Researchers Identify A Key Medication In The Treatment Of Opioid Addiction

Treatment Of Opioid Addiction Researchers Identify A Key Medication | The Lifesciences Magazine

Researchers’ latest study reveals that residential rehab facilities for adolescent opioid addiction do not provide a necessary medication that is “life-saving” and “most effective” in treating the illness. There are several therapies utilised in rehab clinics to help people overcome their opioid addiction, such as art therapy or horse therapy, but just one in four of them offer or are even aware of buprenorphine.

“Buprenorphine, typically a small pill or film that dissolves under the tongue, is a life-saving drug for the treatment of opioid addiction, and it just so happens to be the only one that’s FDA approved for people 16 and older,” said Dr. Todd Korthuis, one of the study’s authors and a professor of medicine and the head of addiction medicine at Oregon Health & Science University. “It’s clearly the gold standard for treatment,” he added.

The study was released in the Journal of the American Medical Association on Tuesday. According to the survey, live-in recovery programmes can cost anywhere from $5,000 and more than $17,000, and the majority demand upfront payment. 9.2 million persons aged 12 and older, including users of the extraordinarily strong opioid fentanyl, reported misusing opioids in the 2021 National Survey on Drug Use and Health.

Additionally, from 2019 to 2021, the number of fatal fentanyl overdoses in youth aged 10 to 19 rose by 182%. The National Institute on Drug Abuse’s director, Dr. Nora Volkow, said: “The risk of mortality is very high, but we know that one of the best interventions for preventing those overdoses is the administration of buprenorphine.”

The research team found 354 clinics across the country, and only 160 of them treated teenagers. Others were by themselves, while some were connected to hospitals. “We focused on residential treatment programmes because these are typically the settings that care for children with the most severe opioid addiction,” said Korthuis.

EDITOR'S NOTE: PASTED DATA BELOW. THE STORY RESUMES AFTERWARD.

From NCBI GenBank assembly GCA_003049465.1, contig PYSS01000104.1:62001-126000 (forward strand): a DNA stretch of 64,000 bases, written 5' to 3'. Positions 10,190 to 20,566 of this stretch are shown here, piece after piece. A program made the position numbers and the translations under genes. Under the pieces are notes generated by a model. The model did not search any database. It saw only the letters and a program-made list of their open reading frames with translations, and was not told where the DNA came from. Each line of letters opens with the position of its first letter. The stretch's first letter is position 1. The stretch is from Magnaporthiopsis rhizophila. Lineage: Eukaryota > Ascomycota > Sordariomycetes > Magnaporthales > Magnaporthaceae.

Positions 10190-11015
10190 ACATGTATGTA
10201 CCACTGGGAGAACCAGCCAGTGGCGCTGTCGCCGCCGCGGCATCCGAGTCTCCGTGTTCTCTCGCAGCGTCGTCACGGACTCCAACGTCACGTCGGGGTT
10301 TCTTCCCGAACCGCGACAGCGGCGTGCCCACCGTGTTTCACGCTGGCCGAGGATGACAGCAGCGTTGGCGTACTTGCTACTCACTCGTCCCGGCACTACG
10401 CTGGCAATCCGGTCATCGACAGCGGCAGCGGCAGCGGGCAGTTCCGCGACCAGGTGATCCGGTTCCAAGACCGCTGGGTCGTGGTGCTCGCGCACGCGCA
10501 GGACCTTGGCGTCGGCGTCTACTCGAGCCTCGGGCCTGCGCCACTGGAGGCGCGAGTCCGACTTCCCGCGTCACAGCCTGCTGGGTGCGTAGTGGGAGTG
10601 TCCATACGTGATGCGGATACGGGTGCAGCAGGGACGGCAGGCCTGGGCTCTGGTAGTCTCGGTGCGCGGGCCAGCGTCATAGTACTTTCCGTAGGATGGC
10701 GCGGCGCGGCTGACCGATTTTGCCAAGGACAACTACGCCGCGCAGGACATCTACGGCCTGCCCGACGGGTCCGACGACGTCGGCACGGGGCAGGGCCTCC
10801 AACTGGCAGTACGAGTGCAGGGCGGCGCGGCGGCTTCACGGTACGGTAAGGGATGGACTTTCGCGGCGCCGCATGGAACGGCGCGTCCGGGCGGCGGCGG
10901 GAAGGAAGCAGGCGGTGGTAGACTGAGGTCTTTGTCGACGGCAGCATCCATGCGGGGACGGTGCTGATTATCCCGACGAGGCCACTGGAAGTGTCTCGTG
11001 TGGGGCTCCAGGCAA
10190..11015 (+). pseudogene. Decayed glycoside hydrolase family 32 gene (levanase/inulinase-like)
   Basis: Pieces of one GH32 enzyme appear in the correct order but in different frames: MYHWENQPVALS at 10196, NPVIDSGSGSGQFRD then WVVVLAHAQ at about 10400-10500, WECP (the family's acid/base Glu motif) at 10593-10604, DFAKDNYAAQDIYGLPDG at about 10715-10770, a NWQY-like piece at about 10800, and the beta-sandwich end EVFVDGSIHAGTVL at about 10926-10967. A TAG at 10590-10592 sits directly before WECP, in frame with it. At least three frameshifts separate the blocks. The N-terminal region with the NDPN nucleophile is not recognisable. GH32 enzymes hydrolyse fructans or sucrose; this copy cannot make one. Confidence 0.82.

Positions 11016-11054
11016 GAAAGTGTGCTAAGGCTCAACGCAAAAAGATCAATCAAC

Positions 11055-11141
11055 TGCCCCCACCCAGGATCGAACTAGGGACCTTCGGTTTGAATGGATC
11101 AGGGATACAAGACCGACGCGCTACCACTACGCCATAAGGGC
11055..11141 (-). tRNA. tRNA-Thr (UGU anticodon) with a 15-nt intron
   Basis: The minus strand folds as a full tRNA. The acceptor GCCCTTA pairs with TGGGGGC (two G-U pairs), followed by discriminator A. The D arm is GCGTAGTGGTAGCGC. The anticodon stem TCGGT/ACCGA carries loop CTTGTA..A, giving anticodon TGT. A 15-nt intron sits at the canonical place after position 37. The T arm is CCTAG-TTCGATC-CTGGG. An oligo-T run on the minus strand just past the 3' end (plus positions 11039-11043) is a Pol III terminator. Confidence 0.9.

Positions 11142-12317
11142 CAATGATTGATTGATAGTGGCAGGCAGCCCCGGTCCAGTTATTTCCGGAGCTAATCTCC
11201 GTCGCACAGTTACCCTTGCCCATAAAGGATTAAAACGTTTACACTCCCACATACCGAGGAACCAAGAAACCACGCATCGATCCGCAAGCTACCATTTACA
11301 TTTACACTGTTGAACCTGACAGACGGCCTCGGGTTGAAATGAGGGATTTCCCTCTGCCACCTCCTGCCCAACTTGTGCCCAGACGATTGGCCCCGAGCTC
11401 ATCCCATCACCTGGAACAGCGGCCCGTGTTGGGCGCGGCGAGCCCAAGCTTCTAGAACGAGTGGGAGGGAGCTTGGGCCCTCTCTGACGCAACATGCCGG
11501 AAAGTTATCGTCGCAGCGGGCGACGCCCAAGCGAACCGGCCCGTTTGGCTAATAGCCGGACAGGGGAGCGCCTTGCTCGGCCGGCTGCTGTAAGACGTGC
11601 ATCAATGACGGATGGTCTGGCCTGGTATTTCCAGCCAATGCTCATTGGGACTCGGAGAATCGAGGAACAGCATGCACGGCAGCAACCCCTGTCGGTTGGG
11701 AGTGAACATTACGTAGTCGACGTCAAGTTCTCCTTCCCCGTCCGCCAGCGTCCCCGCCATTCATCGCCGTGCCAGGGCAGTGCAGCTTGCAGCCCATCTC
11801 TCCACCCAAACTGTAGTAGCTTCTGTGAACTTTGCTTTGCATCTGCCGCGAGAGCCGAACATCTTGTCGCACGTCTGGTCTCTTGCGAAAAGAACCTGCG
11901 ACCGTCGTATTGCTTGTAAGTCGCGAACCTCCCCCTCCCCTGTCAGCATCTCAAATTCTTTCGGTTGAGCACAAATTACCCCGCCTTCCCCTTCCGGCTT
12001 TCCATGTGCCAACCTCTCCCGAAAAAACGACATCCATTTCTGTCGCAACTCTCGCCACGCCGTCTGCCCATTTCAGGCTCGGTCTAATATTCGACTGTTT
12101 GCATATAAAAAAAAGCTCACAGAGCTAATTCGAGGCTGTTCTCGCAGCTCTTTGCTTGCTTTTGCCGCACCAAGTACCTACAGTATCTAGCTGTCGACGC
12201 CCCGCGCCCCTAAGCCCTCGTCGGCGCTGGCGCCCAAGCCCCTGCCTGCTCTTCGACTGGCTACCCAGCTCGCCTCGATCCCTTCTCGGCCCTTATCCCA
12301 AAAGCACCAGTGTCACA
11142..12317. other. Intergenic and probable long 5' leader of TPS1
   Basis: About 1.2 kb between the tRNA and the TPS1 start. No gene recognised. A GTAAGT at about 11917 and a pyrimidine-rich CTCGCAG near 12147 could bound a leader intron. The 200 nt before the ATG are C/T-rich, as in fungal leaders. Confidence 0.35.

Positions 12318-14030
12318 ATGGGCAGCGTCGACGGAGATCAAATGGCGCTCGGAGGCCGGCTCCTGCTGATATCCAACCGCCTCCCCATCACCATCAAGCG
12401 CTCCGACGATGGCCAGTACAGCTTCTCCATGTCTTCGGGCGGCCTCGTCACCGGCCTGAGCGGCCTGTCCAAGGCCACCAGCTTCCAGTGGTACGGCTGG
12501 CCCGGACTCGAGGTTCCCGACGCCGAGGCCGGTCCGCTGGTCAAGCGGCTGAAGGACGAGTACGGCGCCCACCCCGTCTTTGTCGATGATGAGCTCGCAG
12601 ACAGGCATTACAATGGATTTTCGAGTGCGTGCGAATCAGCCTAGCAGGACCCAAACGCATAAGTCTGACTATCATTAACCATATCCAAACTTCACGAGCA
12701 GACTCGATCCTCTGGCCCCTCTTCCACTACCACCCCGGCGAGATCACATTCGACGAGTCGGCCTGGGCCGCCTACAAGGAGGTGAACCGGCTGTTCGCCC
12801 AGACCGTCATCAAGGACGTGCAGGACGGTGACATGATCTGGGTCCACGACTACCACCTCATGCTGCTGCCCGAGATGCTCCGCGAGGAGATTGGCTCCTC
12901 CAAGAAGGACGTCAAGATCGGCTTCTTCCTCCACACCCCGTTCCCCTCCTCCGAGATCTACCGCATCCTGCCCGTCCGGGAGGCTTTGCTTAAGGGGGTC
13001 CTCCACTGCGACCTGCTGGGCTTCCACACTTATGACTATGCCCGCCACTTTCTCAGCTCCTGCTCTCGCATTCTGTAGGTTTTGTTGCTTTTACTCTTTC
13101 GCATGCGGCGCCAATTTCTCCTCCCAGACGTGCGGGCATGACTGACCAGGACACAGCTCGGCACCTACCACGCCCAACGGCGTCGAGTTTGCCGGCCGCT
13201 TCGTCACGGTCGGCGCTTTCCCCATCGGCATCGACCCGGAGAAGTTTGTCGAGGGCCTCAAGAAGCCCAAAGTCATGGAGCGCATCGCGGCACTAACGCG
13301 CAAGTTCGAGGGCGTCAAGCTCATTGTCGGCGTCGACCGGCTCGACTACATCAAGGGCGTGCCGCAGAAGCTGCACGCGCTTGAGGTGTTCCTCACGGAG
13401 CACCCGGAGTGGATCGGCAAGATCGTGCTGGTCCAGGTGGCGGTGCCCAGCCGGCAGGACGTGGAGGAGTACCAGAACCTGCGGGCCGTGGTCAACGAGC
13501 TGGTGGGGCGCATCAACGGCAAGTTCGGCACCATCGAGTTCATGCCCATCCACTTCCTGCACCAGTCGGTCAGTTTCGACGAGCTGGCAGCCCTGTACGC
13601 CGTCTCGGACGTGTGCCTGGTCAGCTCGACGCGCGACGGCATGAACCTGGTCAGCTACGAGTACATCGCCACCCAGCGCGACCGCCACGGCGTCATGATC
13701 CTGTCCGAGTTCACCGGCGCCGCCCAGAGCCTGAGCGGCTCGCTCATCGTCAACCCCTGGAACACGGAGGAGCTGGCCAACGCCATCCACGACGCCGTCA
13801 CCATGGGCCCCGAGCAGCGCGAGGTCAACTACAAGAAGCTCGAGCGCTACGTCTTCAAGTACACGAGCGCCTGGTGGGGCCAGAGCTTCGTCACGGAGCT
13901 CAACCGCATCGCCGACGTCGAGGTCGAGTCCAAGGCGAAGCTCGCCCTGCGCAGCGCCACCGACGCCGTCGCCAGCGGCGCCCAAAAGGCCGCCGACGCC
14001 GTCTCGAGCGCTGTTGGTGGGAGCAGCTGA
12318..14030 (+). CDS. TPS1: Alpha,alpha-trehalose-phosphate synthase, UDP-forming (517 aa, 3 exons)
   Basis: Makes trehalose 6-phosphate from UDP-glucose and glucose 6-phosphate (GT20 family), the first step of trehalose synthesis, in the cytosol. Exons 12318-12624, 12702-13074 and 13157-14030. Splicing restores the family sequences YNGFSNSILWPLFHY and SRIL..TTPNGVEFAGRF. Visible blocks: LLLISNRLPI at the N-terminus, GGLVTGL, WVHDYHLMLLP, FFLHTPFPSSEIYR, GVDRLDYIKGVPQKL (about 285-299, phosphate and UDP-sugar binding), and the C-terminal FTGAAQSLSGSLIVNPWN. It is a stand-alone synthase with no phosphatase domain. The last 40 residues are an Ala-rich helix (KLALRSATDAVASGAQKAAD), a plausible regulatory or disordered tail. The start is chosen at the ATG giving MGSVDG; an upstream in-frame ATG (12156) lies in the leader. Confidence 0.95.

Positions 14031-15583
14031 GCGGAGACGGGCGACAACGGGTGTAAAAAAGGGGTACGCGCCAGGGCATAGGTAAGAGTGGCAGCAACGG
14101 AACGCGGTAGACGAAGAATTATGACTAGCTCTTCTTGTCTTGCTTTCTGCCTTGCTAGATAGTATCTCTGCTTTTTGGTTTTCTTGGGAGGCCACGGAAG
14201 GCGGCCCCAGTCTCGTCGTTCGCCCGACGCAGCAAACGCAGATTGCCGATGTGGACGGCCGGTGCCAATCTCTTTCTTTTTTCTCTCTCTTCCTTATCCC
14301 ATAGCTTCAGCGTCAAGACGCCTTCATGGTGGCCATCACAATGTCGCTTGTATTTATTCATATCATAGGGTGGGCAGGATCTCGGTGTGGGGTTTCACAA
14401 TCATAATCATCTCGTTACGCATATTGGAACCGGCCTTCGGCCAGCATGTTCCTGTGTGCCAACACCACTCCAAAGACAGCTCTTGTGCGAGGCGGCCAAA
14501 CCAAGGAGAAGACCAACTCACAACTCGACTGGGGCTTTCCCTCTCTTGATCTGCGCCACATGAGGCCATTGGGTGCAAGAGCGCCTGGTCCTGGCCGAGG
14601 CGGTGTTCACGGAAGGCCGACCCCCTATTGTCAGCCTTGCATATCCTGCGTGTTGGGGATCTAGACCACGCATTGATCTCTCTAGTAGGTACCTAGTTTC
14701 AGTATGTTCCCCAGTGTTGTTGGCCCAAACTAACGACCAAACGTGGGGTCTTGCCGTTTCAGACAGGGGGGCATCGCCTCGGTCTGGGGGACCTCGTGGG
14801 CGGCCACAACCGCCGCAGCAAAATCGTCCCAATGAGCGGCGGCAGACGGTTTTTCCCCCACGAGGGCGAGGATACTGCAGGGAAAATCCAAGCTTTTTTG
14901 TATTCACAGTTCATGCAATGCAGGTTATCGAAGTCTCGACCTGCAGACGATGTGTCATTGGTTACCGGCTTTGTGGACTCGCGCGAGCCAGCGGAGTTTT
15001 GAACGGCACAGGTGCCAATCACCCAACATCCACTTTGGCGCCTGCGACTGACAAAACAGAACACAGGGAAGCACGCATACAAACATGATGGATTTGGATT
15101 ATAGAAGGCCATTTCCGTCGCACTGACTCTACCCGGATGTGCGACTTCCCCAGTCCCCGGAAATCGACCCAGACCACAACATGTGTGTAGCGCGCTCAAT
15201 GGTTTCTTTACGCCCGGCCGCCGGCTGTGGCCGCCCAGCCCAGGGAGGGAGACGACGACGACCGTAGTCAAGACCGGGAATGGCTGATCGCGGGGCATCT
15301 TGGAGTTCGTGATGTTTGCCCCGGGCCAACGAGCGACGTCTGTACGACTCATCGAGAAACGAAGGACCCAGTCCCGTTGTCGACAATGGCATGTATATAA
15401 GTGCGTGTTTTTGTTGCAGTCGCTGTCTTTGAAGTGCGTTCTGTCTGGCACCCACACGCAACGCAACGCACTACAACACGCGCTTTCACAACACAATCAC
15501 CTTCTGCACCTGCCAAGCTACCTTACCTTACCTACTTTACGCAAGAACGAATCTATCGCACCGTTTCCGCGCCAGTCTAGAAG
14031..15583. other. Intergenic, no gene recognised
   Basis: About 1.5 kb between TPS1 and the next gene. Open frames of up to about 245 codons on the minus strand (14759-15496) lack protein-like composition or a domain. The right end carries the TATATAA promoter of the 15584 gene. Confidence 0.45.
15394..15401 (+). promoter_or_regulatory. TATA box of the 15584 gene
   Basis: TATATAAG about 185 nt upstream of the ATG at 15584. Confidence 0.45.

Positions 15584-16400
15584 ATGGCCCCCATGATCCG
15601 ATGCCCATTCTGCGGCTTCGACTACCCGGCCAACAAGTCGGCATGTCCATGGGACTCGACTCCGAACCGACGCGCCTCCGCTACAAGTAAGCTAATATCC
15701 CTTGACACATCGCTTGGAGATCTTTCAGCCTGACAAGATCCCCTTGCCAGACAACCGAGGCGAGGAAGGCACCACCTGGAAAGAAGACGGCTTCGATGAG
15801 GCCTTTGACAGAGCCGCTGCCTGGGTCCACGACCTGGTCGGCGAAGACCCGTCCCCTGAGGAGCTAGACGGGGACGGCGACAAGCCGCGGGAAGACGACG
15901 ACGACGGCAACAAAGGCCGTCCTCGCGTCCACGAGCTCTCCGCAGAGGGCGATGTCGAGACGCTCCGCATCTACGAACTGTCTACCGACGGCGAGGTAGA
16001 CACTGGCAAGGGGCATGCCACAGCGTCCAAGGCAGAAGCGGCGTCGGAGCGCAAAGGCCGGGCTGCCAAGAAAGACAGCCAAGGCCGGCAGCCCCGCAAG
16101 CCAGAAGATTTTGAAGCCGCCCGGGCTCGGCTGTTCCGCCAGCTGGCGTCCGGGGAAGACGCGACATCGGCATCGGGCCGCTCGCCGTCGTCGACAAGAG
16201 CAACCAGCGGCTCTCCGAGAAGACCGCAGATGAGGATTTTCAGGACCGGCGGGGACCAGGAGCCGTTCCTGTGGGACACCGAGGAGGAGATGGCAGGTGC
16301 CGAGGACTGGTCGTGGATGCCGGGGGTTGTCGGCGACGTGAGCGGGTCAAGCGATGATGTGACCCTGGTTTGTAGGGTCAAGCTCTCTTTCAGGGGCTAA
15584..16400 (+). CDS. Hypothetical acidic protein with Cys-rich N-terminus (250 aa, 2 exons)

The study’s principal investigator was Caroline King, a Yale University resident in emergency medicine. Only 39 clinics, or 29%, included buprenorphine in their treatment regimen. “I had no idea that finding a treatment programme for buprenorphine was so challenging. This essay presents a rather bleak picture. Said Volkow. Some of the facilities even gave a “what’s that” response when asked about the medicine.

Understanding Opioid Addiction Treatment and Types of Medications

Important Information Regarding Buprenorphine

It enables the brain to sort of reset so that teenagers may concentrate on their recuperation, schoolwork, and other daily activities, according to Korthuis. Previously, it was challenging to focus on anything but the upcoming fentanyl injection.The medication can be used off-label in younger children and is permitted for usage from the age of 16 and up.

According to the research, several recovery centres were unaware that this medicine was a possibility. It is “mind-boggling that so many programmes that treat adolescents don’t offer buprenorphine,” said Dr. Sharon Levy, head of the Division of Addiction Medicine at Boston Children’s Hospital.

“The way we think about opioid addiction has been under transition from something that is a bad behaviour or a moral failing to a more accurate understanding of a medical condition,” she said. “I think that that transition is happening, but it’s not reflected everywhere.”

Read More: A New Study Shows Insomnia Drug’s Potential to be Effective in Treatment for an Opioid use Disorder

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